Beaded Box Stitch Shawl Crochet Along – Finished!

I finished the edging on my Beaded Box Stitch Shawl – even though mine turned into a cowl – and I LOVE the finished product! The stitch pattern is so light and airy, I’m already thinking about what else I can make with it. Actually, I plan on making the original version of this pattern, so I’ll get another chance to crochet the fun squares and extended stitches soon.

LOC_BeadedBoxStitch_200I hope you had as much fun making this project as I did. This pattern is truly unique, and the beads make it an extra special accessory I’ll wear often. Light cowls can dress up any tee and create a stylish look for work, and of course, they’re always fun to wear on the weekends too!

BBS - finishedHere I am showing off my brand new cowl. Don’t you just love how the negative space between the stitches makes the pattern pop?

Have you finished your shawl yet? Don’t forget to send photos to us at and post updates here on our blog! If you haven’t joined in on the fun yet, order your Beaded Box Stitch Shawl kit and make this gorgeous accessory this summer. The kits include all the yarn and beads you’ll need for one full-sized shawl version or two cowls, as well as a complete copy of the Summer 2015 Issue of Love of Crochet!

Beaded Box Stitch Shawl Crochet Along – Edging

I’m almost finished with the edging on my Beaded Box Stitch Shawl… except that mine has turned into a quick-to-make cowl because I’m a huge tweaker when it comes to crochet projects.

I had cut my yarn to seam my cowl, so I joined new yarn to my seam with a slip stitch to begin the edging. Then, I chained 8 (counts as 1 dc and ch-5) and worked a double crochet between the next sidebar rows (between the treble crochets and perpendicular to them). Then, I worked [ch 5, dc between next sidebar rows] all the way around, ending with a ch 5 and a slip stitch in the 3rd chain of the beginning ch-8. This is essentially the same as the “side 1” instructions of the edging row 1, except I didn’t have to worry about the corners. At the end of this post, I’ve written out these instructions in our usual format to make them easier to follow.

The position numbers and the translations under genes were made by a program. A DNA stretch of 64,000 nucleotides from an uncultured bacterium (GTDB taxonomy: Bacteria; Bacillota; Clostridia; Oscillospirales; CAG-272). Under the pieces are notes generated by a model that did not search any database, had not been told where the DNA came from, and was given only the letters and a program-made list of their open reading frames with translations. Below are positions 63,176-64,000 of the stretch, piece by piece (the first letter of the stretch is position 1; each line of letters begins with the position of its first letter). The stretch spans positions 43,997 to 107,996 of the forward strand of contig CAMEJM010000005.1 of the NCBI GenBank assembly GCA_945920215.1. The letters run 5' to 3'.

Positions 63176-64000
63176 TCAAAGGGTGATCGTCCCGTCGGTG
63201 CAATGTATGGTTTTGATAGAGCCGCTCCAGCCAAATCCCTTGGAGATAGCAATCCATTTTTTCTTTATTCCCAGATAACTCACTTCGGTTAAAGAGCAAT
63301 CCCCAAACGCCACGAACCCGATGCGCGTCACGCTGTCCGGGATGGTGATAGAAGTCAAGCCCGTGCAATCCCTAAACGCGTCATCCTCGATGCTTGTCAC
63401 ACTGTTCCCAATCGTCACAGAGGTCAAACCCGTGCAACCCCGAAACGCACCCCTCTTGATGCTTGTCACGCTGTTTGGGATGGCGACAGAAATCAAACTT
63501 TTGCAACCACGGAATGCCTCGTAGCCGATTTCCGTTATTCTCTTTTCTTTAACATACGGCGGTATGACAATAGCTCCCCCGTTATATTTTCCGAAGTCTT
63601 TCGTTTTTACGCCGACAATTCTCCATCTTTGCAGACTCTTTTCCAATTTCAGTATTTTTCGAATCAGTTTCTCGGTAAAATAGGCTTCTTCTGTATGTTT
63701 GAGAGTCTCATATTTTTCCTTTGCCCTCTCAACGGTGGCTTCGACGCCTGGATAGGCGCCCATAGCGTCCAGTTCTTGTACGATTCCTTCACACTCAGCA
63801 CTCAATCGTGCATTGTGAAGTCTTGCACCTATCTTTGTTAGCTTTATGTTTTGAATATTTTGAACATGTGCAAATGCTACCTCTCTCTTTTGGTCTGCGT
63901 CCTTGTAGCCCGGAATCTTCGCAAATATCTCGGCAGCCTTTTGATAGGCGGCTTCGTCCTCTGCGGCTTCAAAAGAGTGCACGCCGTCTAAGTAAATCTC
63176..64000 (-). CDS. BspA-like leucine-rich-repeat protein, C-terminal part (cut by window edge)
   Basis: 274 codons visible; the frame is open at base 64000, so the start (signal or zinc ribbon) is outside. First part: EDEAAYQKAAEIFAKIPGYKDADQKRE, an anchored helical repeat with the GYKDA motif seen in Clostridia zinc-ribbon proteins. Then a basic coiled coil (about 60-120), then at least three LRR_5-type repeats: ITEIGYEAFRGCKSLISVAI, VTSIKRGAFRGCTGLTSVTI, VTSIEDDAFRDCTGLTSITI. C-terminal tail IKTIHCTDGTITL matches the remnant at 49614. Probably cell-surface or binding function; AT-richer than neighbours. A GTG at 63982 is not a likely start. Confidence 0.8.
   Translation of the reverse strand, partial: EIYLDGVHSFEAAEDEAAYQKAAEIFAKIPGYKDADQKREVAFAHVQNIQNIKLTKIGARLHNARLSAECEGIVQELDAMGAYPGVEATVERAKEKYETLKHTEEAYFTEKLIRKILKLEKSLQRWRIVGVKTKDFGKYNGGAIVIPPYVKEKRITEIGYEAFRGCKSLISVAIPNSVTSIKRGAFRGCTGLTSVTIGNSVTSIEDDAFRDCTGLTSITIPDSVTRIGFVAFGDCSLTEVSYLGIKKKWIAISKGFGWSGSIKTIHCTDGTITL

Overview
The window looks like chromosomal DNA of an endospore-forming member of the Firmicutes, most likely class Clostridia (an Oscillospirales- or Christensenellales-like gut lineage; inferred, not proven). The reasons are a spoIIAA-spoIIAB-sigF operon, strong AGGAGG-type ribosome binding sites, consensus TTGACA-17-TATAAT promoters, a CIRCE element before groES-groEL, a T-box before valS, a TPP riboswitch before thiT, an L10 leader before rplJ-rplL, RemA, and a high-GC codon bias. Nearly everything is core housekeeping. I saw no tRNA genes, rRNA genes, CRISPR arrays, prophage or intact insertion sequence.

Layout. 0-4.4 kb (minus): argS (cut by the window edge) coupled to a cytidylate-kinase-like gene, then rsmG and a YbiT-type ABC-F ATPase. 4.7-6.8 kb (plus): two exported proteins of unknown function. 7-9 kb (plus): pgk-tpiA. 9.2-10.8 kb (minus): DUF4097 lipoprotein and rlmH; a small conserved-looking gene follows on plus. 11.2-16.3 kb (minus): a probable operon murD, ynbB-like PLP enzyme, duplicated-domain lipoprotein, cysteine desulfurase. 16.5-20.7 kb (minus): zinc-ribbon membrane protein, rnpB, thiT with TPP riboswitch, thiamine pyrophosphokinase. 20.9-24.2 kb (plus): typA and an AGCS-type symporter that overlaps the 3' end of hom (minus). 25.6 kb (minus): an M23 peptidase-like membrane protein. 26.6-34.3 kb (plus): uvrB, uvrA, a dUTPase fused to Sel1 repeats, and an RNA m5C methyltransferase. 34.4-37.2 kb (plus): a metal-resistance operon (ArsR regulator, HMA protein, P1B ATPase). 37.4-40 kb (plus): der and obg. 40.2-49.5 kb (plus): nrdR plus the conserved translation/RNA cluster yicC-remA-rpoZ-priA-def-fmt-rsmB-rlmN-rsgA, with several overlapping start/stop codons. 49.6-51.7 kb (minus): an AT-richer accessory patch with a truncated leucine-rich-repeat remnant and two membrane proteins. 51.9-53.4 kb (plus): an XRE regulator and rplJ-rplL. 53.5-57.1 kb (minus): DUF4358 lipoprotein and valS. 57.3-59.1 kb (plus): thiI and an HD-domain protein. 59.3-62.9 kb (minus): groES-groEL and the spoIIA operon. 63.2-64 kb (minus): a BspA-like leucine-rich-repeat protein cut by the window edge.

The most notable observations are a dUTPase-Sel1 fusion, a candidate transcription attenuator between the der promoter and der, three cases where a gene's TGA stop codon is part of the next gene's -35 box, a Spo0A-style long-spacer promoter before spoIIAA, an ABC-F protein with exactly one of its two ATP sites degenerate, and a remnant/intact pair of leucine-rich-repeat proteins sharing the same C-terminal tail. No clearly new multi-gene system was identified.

LOC_BeadedBoxStitch_200For round 2 of the edging, I slip stitched into the previous ch-5 sp, which felt a little backwards. Then, I chained 2, worked a treble crochet into the next ch-5 sp (to the left of the seam, working forwards this time), and chained 1 more. All this mimics the look of an extended stitch quite nicely. After that, a bead square needs to go into the next double crochet. I found that beading as I went interrupted my flow and felt a little tedious, so I decided to string my beads onto the end of my yarn at this point.

To do this, I estimated about how much yarn I’d need to finish the edging and cut off a long strand. Then, I took a sewing needle, threaded it with a piece of string about 10″ long, and tied a knot near the ends of the thread. I looped the end of my yarn through the loop of string and folded it back upon itself, strung my beads onto the needle, and pushed them onto the yarn. Check out this previous post for a picture tutorial showing how to add beads! If you decide to add your beads this way, be sure to start your edging on the wrong side of your project because the beads will show up best on the opposite side. This pattern looks great on both sides, so it’s not a big deal in this case.

I strung about 90 beads onto my yarn since every other double crochet from round 1 of the edging will take 2 beads. If you’re making the original version of this pattern, you’ll use a lot more beads so you may want to do this in sections.

Okay, let’s get back to round 2 of the edging! I worked a bead square into the next double crochet, then an extended stitch over the next 2 ch-5 spaces, and repeated this around, ending with a slip stitch in the first fake extended stitch. To work the beaded chains, simply push one bead up near the hook and chain as usual.

BBS - beaded edging

That’s it! I’m only working the edging on one side of my cowl, so I’ll be finished in no time. However, you still have time to get your Beaded Box Stitch Shawl kit and join in on the fun! The kits include everything you need to make one full-sized shawl or two cowls.

As promised, here are the edging instructions for the cowl version:


With WS facing, join new yarn with a sl st in seam.

Rnd 1: Ch 8, dc between next sidebar rows, * ch 5, dc between next sidebar rows; rep from * around, ending with ch 5. Join with a sl st to 3rd ch of beg ch-8.